How to Meditate

“Your mind is your instrument. Learn to be its master and not its slave. Meditation is the gateway, through which you arrive to the world of freedom.” Remez Sasson


Whether we are aware of it or not, we aim for a peaceful mind. However, it is the nature of our mind to blow from one thing to another. When our mind is easily influenced and disturbed, this creates internal stress and costs us peace.

Meditation is a potent modality that develops an inner space for clarity and truth. It dissipates the tendencies we have to fluctuate between the extremes of excitement and despondency, elevation and deflation, expectation and disappointment. Through a consistent meditation practice we find our way to being peaceful, even in the most difficult circumstances.

Meditation takes us to a portal—a doorway of consciousness that resides within us and within the whole universe. Ultimately, it takes us beyond thought to the source of thought—our inner most Self. Here, we experience stillness, pure awareness and equanimity.

When you sit for meditation, restful alertness releases mind and body tension. You’ll find a place of inner safety to ground more easily into compassion and peace.

Meditation promotes health on many levels. It has been proven to reduce the activation of the sympathetic nervous system, which in turn reduces the stress hormones that lead to disease and aging. Stress on our system causes poor memory and weakening of the immune system.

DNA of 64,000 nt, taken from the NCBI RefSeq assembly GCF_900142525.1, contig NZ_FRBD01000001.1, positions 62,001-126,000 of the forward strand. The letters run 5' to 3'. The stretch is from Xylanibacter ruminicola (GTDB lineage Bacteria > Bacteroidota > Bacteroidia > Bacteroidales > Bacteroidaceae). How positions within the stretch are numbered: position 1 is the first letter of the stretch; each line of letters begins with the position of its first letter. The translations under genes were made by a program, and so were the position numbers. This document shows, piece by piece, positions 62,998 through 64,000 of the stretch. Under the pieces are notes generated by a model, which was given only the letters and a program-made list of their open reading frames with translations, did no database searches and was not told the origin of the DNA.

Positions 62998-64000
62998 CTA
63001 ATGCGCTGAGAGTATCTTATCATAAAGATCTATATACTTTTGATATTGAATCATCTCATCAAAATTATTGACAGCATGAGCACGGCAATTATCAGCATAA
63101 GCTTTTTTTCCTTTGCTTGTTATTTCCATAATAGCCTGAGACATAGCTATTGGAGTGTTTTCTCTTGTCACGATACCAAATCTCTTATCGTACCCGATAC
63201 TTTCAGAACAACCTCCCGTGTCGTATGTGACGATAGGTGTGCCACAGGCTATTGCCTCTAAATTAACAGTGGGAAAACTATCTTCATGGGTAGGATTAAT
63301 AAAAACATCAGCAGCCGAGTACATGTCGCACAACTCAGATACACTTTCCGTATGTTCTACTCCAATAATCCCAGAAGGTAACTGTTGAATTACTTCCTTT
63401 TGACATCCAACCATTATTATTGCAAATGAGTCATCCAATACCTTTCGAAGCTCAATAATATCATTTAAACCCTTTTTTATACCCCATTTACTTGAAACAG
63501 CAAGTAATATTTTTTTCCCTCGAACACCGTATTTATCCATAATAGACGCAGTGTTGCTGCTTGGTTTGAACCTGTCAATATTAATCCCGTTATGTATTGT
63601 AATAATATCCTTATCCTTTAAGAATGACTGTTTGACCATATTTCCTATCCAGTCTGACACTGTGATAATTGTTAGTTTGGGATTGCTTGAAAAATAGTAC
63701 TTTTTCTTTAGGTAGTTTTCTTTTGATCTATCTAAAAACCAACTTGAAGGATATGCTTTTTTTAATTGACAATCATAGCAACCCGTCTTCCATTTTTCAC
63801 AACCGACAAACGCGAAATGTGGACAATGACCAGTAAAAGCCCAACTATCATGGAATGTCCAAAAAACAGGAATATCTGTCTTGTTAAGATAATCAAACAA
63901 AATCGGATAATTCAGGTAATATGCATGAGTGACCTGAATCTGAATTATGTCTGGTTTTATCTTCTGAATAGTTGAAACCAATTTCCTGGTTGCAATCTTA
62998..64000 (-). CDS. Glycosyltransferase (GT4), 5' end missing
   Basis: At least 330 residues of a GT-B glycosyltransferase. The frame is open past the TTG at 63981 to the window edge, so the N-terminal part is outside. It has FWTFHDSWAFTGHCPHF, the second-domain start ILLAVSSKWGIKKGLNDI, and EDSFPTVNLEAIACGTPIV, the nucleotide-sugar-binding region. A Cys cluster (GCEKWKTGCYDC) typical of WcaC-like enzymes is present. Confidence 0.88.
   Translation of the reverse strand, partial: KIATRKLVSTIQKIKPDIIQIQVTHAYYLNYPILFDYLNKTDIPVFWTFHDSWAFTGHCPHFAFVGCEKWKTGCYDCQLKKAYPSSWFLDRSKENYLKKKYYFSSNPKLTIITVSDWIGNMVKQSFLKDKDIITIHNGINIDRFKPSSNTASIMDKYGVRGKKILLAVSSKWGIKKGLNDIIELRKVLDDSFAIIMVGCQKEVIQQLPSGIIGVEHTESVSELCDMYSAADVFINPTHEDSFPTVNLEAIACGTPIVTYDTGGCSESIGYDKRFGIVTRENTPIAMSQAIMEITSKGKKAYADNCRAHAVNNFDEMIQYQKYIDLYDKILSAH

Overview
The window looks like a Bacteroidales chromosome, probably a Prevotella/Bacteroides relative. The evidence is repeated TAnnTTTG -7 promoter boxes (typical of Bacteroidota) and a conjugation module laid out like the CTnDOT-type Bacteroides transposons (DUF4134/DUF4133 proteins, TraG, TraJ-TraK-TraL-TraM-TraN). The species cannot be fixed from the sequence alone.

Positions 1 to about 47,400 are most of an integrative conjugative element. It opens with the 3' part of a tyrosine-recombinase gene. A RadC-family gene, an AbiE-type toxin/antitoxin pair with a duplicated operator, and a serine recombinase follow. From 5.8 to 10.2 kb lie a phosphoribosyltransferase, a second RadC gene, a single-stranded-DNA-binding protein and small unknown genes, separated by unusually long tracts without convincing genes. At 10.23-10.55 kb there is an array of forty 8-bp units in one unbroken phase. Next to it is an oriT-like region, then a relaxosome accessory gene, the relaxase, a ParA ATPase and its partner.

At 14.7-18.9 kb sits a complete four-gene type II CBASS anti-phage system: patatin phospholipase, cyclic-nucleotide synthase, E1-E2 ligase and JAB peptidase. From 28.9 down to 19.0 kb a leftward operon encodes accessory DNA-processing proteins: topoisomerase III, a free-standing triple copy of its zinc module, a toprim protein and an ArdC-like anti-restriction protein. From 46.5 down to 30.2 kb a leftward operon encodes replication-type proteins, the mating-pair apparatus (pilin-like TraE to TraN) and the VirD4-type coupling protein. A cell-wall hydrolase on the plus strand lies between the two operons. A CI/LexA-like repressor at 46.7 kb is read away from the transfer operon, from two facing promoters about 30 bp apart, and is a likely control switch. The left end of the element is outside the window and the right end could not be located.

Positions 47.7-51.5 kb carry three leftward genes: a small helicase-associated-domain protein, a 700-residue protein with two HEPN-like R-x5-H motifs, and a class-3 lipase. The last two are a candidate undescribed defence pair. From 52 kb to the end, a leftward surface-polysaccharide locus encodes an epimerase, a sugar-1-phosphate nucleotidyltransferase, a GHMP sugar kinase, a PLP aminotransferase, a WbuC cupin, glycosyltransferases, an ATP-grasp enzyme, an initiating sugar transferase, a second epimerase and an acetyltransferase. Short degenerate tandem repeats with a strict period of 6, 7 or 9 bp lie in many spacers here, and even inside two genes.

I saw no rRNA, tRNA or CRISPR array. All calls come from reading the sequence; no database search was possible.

When we are under stress, the brain processes information through pathways that lead us to impulsive and reactive behavior. Meditation enhances the pathways that strengthen the part of the brain that connects total brain function. Thinking becomes clear, purposeful and flexible with an ability to focus your attention.

When your mind is confused or you have a specific problem, contemplate it in meditation. In so doing, you bring both conscious and subconscious intent to bear on the subject. This deep space of wisdom will access the problem from many angles, in a non-linear fashion. Your answer may come during the meditation or perhaps the layers of insight will unfold afterwards. Often with an insight or ah-ha moment, that normal linear logic couldn’t attain.

How to meditate:

1. Engage your willingness to be opened. Your intent is an important ingredient to meditation.

2. Bring your body to a meditation cushion. In this way, you create a vortex of meditation energy that naturally pulls you inward when you prepare to sit. Consistent meditation in the same location daily creates an accumulation of shakti—the light of meditation. .

3. A correct posture supports your ability to relax. You can sit in a chair with your feet on the ground or sit on an elevated cushion with your legs crossed. In this position, make sure that your knees are lower than your hips, which helps the lower back relax. You may need two cushions to accomplish this. It is important that your spine is straight and perpendicular to the earth, no matter which sitting position you choose. This opens the central channel between the base of your spine and the top of your head, allowing the energy from creation to emptiness to move freely and merge.

4. Choose anchors that signal to all parts of you that it is time to meditate. These anchors can be incense, music, a shawl and the consistent location you choose. Your whole being prepares to sit when your senses are triggered by the scent and sound that you associate with meditation. When meditation is a daily practice, you will soon experience it turn into a habit.